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|puška vz. 33|
|Place of origin||Czechoslovakia|
|Used by||Czechoslovakia, Germany.|
|Wars||World War II|
|Manufacturer||Československá zbrojovka Brno, a.s.|
|Number built||approx. 150,000|
|Variants||Gewehr 33/40 (t)(produced for Germany)|
|Weight||3.35 kg (7.4 lb)|
|Length||995 mm (39.2 in) (G 33/40 (t) 1,000 mm (39 in))|
|Barrel length||490 mm (19 in)|
|Cartridge||8 × 57 IS (7.92×57mm Mauser)|
|Muzzle velocity||720 m/s (2,362 ft/s)|
|Maximum firing range||1,000 m (1,100 yd)|
|Feed system||5-round internal magazine, two-row, integral box, with quickly detachable floorplate, loaded with stripper clip.|
The puška vz. 33 ("rifle model 1933", sometimes referred to as krátká puška vz. 33 – "short rifle model 33") was a Czechoslovak bolt-action rifle that was based on a Mauser-type action, designed and produced in Československá zbrojovka in Brno during the 1930s in order to replace the obsolete Mannlicher vz. 1895 carbines of the Czechoslovak četnictvo (gendarmerie). The manufacturer's designation was vz. 16/33 (model 16/33), and although the rifle is often called carbine vz. 33, that was not an official designation of the Czechoslovak armed forces.
The design was partially based on the Mauser Musketon M12, produced prior to World War I for Brazil, but the bolt mechanism was a modification of the Mauser 98 design found on the standard Czechoslovak army vz. 24 rifle. The action was a "small ring" design similar to that found on the German Kar 98a issued during World War I. As the name implies, the receiver ring is of slightly smaller diameter than the standard Model 98 action, intended to lighten the weapon at the expense of a slight reduction in action strength. Most small-ring variants are readily distinguishable as there is no step between the ring and the left receiver wall. However, the vz. 33 has a lightened, thinner left receiver wall, so the step is present making it superficially resemble the standard, 'large ring' action. Excess metal is removed from the rear receiver bridge around the stripper clip guide, and there are other lightening cuts. The bolt is the same as that of the standard Model 98, with the exception of the bolt handle which has a different profile and a hollowed-out ball.
For the Czechoslovak army, gendarmerie and Finanční stráž (literally Finance Guard, which was a custom and border protection armed service under the command of the Czechoslovak Department of Finance) some 25,300 vz. 33 rifles were produced until 1940.
Gewehr 33/40 (t)
Production of a slightly modified version continued during the German occupation of Czechoslovakia for the German armed forces. This version was 5 mm longer (due to a different buttplate), a metal plate was attached to the left side of the gunstock and with a German type sling and laminated stock fitted this rifle was issued to German mountain troops as the Gewehr 33/40 (t) ('t' being the national origin designator tschechoslowakisch, the German word for 'Czechoslovak'; such national origin designators were German practice for all foreign weapons taken into service). Markings are of the German type, with code letters on the receiver ring in place of the Czech rampant lion.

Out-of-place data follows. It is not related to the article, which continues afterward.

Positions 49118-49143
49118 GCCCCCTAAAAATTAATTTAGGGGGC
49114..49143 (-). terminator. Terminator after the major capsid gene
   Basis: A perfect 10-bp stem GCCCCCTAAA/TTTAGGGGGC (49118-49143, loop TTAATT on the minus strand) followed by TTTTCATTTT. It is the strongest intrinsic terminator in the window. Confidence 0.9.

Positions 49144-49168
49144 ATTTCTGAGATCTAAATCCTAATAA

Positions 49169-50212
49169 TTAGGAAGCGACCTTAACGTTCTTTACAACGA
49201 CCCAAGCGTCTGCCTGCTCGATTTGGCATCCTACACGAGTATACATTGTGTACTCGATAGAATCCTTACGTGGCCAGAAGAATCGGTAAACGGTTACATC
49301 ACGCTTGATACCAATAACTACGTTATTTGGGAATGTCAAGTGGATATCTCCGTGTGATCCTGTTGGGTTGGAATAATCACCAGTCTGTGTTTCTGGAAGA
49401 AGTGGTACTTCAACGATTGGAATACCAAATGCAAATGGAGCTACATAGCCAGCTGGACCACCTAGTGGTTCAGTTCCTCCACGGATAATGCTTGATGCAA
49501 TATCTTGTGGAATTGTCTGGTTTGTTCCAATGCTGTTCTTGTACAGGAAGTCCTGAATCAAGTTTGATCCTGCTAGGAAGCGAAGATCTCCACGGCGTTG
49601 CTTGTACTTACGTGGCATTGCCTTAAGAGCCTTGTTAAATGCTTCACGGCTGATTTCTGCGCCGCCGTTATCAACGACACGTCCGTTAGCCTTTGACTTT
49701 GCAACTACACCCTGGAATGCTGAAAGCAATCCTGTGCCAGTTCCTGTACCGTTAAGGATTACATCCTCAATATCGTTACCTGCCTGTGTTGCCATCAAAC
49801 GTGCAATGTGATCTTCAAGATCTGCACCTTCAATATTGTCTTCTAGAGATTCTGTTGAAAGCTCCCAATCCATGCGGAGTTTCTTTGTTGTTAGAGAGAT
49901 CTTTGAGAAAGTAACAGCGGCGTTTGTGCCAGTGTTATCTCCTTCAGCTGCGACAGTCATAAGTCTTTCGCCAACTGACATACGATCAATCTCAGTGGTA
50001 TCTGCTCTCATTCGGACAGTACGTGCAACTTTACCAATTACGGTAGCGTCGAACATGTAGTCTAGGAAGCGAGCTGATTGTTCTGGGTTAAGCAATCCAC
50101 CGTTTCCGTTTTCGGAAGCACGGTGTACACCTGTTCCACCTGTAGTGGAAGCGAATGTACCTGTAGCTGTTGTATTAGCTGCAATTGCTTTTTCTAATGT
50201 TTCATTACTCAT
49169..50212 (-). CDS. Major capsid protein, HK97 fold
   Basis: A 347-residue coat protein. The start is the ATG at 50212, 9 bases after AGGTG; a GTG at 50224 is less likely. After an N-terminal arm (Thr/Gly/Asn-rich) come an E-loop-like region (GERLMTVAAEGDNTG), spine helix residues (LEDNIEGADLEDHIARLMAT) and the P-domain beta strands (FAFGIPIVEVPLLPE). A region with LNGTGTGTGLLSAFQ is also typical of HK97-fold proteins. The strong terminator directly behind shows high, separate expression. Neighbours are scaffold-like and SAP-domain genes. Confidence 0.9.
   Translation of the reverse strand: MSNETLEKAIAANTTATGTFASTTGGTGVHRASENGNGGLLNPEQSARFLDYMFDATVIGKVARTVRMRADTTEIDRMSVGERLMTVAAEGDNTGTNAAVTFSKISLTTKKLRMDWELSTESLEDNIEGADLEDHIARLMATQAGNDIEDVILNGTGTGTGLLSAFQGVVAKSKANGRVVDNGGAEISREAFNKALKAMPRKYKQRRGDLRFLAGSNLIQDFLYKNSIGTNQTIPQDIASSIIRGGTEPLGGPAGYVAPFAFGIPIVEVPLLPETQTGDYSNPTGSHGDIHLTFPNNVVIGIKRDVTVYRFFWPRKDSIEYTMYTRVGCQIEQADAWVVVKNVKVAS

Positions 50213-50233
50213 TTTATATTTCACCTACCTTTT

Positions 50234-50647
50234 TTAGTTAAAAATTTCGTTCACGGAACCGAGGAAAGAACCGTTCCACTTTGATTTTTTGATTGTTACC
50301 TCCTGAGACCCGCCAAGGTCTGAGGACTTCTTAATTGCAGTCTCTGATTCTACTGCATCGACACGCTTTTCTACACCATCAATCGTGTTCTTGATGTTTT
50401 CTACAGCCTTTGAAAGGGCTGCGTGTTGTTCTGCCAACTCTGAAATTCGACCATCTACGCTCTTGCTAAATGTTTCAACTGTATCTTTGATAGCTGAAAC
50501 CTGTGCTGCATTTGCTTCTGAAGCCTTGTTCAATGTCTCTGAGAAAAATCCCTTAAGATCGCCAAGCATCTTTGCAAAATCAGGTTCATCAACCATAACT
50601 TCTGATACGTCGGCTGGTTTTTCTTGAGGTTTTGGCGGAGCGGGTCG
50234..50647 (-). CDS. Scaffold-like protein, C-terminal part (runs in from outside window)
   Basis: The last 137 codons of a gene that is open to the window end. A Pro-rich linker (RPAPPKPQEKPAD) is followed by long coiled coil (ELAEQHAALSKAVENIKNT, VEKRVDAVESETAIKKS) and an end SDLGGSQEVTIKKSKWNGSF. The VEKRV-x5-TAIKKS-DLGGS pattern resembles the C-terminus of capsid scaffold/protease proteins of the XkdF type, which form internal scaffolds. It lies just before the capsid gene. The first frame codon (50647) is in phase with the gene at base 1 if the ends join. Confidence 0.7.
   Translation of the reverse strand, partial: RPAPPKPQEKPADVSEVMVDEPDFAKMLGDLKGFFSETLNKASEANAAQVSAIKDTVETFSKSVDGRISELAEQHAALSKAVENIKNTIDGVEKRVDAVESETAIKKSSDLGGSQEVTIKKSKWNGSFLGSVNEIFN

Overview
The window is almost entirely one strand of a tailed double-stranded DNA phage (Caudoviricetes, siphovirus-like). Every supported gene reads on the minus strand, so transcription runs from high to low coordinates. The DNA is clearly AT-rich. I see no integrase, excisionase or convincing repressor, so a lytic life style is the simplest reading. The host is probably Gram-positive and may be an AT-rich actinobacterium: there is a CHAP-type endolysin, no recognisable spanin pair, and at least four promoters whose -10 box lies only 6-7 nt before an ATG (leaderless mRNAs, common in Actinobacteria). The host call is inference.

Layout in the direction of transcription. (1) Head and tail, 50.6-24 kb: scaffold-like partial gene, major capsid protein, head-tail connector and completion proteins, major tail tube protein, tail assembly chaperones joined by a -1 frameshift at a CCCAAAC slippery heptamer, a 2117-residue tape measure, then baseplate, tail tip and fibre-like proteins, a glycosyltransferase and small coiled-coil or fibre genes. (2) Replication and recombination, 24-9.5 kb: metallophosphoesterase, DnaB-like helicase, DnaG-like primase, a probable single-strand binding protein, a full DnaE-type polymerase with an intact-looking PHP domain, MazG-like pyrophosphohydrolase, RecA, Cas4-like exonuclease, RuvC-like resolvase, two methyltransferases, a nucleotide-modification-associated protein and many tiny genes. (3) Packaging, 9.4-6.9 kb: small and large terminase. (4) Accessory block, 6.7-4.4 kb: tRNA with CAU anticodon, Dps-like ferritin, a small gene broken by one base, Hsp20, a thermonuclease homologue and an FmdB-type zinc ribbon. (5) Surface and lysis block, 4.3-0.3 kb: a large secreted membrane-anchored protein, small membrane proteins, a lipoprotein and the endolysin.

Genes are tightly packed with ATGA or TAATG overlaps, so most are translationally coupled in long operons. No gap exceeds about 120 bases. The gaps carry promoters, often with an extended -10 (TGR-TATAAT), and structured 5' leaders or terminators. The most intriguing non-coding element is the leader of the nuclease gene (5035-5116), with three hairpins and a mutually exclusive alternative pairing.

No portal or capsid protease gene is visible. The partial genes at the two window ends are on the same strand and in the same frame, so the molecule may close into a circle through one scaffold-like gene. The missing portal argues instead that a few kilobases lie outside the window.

From 1940 until 1942 another 131,503 of the Gewehr 33/40 (t) variant were produced for the German army: 29,000 Gewehr 33/40 (t) were produced in 1940, 48,049 Gewehr 33/40 (t) were produced in 1941 and 54,454 Gewehr 33/40 (t) were produced in 1942. The German armed forces also used the rifles previously issued to the Czechoslovak military. A few prototypes of G 33/40 (t) with wooden folding stocks were also produced for the German paratroopers, these are not included in the totals as this variant never went into serial production.
The Germans also produced a small amount of prototype and pre-production test batch of the g33/40 equipped with the zf 41 sharpshooter scope. These were photographed for inclusion in the zf 41 manual in 1942. However, the BRNO factory switched over to the Mauser 98 K in 1943. Approximately 350 to 400 scoped g 33/40 rifles were made total. As of 2013 only one has been examined and found to be a real test batch scoped rifle: it has serial number 3962C. It is a late dot 1942 production rifle. Recreations of this rifle using Mauser 98k zf 41 mounts sell for about US$5000. Of note is the recreation rifle's scope base is as the Mauser 98k, which differs from the original g 33/40 base, and so is easy to distinguish real from reproduction. Reproduction mounts have been welded or screwed onto g33/40 scope bases; this is incorrect both in size and construction of the original scope base mounts. The real mount places the zf-41 scope in a very specific location on the rifle; re-creations are either too far forward or too far back from the original. The original rifles with zf-41 scopes have their stock and handguard specifically cut and fitted for the zf-41 scope and mount combination.
- vz. 24 rifle
- Československé ruční palné zbraně a kulomety, Miroslav Šáda, Praha, Naše vojsko, 1971
- (Czech) production numbers
- (Czech) Folding stock prototype of G 33/40(t) picture on Czech page
- Ing. D. Řehák – Československé armádní pušky vz. 24 a 33, Střelecká revue 9/2000